I have a very frustrating case I need help with. I was adopted when I was 3 years old by a US Citizen. I received a US birth certificate with my father's name on it and his place of birth (Utah). I also got a new Canadian birth certificate with my father's name and place of birth. When I was adopted, I was given an official adoption decree, a US Social Security Card, etc. However, 26 years later (yes 26) I am being told that I do not have adequate proof of US Citizenship. I have grown up in the US and have never left the US. I have gone to college and graduated (all while receiving financial aid from the US Gov't). I have married a US Citizen, had 2 children here in the US, have bought a house with my name on it, etc. Everything I have done in my life has been as though I was a US Citizen and I have never been questioned. Until now! In order to get a new driver's license, I must provide proof of US Citizenship. The DMV said my US issued birth certificate is not proof as it says "Does not provide Proof of US Citizenship" on it. My SS Card no longer works as proof (thanks to the illegal immigrants). I just applied for a passport but was told I didn't have sufficient proof of Citizenship. I am at a TOTAL and COMPLETE loss. How do I get proof of citizenship? Because I am over 18, and because so much time has passed since my adoption, my father cannot petition for me to get proof of citizenship. So far, it looks like the only way to get proof is to go through the ENTIRE naturalization/citizenship process. However, that costs a lot of money, takes at least 6 months, etc. I don't understand how I can live here legally for 26 years, pay taxes, contribute to society, etc, and just now be told I am not a citizen. Any help is much appreciated. Thank you!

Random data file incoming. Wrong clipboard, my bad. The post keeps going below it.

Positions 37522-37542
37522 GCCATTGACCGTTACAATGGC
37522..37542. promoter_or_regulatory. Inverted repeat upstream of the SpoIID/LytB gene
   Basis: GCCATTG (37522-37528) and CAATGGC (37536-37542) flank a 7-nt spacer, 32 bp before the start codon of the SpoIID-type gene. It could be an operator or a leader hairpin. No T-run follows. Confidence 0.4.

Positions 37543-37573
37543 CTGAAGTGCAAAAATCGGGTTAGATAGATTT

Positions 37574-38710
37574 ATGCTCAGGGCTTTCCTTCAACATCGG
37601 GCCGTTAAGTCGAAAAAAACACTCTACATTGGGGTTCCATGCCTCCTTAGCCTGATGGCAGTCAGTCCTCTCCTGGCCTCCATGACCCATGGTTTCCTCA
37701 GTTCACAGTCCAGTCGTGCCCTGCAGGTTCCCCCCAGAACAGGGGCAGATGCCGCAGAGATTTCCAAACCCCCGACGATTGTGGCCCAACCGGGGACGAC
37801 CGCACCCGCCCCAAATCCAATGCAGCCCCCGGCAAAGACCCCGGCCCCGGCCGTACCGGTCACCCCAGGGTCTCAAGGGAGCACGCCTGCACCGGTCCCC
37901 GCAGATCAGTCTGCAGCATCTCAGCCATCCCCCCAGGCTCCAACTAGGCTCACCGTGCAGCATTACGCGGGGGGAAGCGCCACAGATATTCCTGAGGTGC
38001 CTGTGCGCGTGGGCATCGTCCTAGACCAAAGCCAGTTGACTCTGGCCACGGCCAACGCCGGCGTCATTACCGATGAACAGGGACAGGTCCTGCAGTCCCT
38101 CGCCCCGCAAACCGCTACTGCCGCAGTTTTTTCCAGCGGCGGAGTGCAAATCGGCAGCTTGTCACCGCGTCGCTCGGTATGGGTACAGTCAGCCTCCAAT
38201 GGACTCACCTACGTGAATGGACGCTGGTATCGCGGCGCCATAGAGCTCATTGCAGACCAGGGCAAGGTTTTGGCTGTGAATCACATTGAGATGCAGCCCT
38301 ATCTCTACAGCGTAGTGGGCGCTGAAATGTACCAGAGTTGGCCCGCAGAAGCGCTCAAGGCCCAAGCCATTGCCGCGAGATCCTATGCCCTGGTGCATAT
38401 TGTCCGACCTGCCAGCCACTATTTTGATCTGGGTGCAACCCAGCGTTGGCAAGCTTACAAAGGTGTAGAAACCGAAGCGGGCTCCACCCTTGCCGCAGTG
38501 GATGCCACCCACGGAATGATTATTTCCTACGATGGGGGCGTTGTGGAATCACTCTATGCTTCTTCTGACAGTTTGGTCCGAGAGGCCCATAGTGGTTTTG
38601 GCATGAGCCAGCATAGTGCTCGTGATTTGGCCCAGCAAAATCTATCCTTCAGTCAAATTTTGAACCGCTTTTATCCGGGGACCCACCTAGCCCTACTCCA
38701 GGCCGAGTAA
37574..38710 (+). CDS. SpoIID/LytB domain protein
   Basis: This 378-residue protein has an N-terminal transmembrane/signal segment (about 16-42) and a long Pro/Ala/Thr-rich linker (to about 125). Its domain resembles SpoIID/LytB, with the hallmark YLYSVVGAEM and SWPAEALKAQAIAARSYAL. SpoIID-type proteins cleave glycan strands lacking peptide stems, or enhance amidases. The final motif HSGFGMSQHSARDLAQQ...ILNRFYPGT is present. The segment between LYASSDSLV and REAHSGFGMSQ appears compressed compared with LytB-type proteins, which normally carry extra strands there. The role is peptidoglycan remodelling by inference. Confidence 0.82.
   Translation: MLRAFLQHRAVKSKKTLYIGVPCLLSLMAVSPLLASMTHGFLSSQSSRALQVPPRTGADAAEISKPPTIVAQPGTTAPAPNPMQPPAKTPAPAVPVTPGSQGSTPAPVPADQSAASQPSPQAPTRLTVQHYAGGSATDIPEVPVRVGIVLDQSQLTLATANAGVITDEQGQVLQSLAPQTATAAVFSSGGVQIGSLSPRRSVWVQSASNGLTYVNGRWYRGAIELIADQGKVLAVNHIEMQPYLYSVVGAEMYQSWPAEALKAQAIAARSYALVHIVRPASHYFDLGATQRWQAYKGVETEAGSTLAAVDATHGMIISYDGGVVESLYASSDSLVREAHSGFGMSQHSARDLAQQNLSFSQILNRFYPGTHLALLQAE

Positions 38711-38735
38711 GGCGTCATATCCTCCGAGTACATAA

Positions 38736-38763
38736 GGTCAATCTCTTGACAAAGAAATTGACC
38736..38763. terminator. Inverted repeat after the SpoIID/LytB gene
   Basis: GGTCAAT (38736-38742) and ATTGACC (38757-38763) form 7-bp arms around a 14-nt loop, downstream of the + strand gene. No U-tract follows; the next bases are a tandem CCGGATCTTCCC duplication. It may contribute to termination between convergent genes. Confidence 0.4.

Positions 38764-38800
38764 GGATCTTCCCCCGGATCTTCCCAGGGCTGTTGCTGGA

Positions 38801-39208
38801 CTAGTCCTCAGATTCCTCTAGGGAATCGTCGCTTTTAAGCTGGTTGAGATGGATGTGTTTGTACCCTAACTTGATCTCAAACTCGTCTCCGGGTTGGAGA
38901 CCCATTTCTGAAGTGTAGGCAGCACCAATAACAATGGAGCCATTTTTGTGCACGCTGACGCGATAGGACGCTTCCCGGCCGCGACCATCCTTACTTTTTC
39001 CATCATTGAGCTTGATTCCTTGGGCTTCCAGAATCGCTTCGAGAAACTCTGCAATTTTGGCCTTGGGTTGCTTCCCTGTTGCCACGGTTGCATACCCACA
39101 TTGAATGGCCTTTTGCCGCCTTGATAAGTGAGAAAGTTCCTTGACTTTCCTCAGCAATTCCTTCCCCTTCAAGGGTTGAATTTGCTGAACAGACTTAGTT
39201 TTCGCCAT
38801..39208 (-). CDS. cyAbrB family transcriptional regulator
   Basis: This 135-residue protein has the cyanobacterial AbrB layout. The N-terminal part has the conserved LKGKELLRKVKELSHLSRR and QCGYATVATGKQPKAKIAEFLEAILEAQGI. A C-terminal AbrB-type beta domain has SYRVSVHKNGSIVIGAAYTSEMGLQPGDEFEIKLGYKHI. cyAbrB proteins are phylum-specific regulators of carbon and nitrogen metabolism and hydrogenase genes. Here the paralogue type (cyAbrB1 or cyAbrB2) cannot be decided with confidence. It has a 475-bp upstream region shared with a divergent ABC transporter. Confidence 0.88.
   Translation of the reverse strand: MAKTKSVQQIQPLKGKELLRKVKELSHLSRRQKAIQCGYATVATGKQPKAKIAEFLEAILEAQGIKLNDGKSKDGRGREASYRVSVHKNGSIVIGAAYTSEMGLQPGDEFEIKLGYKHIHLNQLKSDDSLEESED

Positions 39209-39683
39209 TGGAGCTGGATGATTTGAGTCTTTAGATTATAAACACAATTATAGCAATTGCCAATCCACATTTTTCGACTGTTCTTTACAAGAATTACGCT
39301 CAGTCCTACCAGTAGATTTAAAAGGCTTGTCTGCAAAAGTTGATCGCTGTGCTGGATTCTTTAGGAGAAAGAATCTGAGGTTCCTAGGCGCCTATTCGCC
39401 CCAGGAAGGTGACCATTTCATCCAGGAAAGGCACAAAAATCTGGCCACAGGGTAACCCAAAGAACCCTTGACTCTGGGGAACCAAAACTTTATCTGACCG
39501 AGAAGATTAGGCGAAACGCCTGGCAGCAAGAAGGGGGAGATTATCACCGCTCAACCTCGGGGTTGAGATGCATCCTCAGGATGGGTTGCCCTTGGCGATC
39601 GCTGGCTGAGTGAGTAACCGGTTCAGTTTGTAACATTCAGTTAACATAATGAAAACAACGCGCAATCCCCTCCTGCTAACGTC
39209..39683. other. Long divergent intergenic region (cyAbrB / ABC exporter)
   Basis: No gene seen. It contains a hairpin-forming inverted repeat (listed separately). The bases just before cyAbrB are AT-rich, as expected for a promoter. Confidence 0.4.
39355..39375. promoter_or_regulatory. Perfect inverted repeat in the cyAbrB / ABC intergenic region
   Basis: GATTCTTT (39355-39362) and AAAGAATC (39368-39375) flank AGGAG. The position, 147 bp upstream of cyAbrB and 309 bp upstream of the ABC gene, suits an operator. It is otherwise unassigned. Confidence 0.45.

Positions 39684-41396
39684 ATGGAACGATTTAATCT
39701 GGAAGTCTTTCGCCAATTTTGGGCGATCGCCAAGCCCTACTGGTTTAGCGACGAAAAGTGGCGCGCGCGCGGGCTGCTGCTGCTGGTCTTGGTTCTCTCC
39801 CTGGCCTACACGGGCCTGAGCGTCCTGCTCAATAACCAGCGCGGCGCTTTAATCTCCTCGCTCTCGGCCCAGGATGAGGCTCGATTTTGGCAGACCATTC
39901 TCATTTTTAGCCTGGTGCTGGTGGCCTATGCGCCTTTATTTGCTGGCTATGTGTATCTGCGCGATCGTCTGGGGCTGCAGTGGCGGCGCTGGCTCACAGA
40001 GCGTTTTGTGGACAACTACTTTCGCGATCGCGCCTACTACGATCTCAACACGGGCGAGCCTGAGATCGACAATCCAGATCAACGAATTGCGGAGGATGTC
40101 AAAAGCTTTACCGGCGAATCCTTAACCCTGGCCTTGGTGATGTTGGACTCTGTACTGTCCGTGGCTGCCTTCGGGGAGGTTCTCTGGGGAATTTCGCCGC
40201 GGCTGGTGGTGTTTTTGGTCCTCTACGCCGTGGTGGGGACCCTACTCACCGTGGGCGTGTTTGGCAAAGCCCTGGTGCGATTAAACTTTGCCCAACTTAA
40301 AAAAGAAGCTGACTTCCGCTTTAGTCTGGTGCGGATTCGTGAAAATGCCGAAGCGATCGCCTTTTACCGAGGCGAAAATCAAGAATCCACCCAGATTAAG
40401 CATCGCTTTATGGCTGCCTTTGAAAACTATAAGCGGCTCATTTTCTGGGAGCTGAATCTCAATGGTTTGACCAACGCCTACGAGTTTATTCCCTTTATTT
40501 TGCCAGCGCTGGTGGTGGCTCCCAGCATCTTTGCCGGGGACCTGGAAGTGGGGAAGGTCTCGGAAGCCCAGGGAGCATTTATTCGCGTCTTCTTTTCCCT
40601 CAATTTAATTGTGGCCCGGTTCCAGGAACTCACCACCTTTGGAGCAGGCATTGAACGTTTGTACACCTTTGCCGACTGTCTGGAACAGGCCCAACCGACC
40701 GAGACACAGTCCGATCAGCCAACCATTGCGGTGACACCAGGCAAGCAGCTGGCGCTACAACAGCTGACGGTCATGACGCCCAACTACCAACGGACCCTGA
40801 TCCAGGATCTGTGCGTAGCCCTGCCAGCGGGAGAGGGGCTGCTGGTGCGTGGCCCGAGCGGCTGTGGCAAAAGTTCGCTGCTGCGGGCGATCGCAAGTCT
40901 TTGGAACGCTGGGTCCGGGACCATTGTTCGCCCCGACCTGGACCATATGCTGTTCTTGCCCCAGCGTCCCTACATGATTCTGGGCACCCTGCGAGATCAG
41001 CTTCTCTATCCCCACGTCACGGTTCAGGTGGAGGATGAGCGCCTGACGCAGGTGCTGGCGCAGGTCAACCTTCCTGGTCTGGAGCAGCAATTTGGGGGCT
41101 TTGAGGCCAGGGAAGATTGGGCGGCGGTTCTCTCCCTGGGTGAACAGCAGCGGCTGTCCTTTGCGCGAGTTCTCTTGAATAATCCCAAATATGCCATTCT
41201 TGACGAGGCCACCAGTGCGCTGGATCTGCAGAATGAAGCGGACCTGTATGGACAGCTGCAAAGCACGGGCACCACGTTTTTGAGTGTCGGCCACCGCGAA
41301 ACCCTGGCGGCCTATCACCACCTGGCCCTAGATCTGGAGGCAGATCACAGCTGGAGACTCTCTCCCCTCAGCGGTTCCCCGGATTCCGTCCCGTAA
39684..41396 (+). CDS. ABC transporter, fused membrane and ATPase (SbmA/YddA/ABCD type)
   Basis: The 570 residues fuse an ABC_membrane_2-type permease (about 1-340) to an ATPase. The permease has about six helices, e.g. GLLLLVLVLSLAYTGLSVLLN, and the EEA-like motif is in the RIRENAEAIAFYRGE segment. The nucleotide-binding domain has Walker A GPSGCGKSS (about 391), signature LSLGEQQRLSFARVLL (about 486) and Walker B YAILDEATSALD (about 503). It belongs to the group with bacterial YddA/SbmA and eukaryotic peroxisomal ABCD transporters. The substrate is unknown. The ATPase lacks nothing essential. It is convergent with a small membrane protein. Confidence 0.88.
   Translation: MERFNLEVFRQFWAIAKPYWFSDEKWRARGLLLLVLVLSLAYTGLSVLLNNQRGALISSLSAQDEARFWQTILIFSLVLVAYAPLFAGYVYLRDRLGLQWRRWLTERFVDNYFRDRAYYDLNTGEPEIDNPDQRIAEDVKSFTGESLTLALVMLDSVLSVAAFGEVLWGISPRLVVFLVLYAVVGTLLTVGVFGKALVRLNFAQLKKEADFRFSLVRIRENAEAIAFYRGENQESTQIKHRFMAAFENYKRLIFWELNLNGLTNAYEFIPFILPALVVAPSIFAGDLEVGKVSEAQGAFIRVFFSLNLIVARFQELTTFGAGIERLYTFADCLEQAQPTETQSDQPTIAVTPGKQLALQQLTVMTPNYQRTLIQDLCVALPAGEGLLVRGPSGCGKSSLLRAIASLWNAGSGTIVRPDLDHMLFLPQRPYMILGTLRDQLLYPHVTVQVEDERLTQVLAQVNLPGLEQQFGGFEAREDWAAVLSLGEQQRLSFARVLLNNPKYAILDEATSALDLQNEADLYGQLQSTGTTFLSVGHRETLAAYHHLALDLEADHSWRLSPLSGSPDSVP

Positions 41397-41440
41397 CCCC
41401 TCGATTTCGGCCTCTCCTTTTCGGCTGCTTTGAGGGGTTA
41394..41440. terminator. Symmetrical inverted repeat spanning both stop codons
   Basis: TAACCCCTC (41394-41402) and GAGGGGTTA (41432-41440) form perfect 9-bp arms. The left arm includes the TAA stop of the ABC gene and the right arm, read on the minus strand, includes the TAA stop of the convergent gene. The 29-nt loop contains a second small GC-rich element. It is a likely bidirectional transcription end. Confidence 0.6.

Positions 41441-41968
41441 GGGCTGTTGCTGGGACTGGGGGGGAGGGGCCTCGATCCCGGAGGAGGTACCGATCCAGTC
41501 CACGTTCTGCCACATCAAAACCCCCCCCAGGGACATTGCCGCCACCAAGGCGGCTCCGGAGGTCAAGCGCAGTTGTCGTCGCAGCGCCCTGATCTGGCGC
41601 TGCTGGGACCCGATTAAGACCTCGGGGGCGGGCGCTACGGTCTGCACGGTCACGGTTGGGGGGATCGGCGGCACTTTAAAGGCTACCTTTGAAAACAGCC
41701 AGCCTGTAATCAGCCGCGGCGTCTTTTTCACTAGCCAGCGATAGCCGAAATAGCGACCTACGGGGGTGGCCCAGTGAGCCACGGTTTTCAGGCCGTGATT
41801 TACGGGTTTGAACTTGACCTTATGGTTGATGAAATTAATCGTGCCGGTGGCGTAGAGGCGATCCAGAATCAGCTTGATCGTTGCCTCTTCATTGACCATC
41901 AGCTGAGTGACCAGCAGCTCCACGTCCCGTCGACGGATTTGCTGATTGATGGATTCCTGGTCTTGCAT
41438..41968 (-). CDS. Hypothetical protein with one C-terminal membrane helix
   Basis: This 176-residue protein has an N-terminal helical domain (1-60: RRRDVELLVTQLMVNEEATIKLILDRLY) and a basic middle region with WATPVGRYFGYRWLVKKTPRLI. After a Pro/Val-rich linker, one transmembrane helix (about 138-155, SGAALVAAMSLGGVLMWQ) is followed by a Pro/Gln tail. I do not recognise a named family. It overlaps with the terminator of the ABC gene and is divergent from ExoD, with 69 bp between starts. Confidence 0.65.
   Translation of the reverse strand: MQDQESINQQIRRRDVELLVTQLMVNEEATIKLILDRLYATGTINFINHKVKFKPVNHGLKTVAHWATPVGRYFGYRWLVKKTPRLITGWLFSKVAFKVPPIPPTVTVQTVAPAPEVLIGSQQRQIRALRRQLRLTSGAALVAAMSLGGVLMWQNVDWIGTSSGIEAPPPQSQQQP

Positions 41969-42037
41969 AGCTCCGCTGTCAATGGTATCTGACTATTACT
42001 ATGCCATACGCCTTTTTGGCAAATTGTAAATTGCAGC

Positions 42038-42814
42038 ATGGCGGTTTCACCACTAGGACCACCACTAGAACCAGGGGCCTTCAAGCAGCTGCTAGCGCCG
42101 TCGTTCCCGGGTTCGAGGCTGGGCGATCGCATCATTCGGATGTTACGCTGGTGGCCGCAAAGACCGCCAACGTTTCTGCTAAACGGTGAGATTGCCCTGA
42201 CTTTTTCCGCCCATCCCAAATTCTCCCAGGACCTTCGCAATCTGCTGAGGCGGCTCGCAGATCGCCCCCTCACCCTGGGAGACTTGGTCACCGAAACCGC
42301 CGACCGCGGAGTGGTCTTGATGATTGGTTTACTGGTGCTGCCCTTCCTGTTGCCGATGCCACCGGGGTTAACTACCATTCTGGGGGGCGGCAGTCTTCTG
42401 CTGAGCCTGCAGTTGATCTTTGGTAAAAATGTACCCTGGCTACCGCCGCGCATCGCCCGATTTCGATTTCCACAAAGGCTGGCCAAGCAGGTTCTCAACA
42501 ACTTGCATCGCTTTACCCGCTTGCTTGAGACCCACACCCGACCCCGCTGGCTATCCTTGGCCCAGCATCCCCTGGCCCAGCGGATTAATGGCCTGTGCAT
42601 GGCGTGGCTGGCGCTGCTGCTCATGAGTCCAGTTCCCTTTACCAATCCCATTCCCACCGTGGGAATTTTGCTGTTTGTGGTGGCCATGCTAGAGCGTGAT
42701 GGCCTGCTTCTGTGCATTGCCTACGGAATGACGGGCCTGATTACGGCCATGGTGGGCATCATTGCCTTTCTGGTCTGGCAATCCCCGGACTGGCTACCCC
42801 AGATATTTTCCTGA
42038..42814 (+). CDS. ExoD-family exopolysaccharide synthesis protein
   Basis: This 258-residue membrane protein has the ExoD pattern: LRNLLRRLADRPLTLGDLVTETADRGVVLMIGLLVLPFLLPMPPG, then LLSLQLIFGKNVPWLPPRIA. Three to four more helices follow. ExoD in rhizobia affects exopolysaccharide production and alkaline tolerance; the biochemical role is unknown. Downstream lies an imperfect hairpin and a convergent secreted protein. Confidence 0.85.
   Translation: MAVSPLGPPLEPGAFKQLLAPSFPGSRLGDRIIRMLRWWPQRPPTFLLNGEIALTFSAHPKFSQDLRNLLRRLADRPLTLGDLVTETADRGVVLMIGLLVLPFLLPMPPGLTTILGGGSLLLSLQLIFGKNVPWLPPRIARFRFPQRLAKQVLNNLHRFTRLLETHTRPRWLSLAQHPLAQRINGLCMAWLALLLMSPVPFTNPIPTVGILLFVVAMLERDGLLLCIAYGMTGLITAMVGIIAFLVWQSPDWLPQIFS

Why do you have two birth certificates from diffrent locations/countries. That is odd. People can only be born in one place? No?
    “...I may condemn what you say, but I will give my life for that you may say it”! - Voltaire

  7. #7
    Hi Jenn,

    on what grounds you think you have a claim to US citizenship? Where were you born?

    http://www.hooyou.com/adoption/citizenship.html

  8. #8
    You are not a US Citizen. Mere adoption by a US Citizen does not make you a citizen. The US birth certificate you have is not valid. It is like Obama's birth certificate. Some states issue birth certificates to those not born there. Your adoptive parents neglected to either 1) follow the rules for adopting an alien, or 2) failed to follow up and have you naturalized while you were a child.

    You need to determine if you were ever issued legal permanent residency by the legacy INS now USCIS by getting that info from your adoptive parents or filing a Freedom of Information Act Request with USCIS.

    If you were not processed for legal permanent residence as a child, then you need to apply for witholding of removal with ICE. Get an attorney to do that.

    If you were processed for LPR status as a child, then you are an LPR and can apply for naturalization. Your case may qualify you for automatic naturalization, get an attorney.

    Good luck.

  9. #9
    INPA birthcirtificate Record Bureau. Find your birthcertificate in our international birthcirtificate database
    Source: www.scrolllock.nl

  10. #10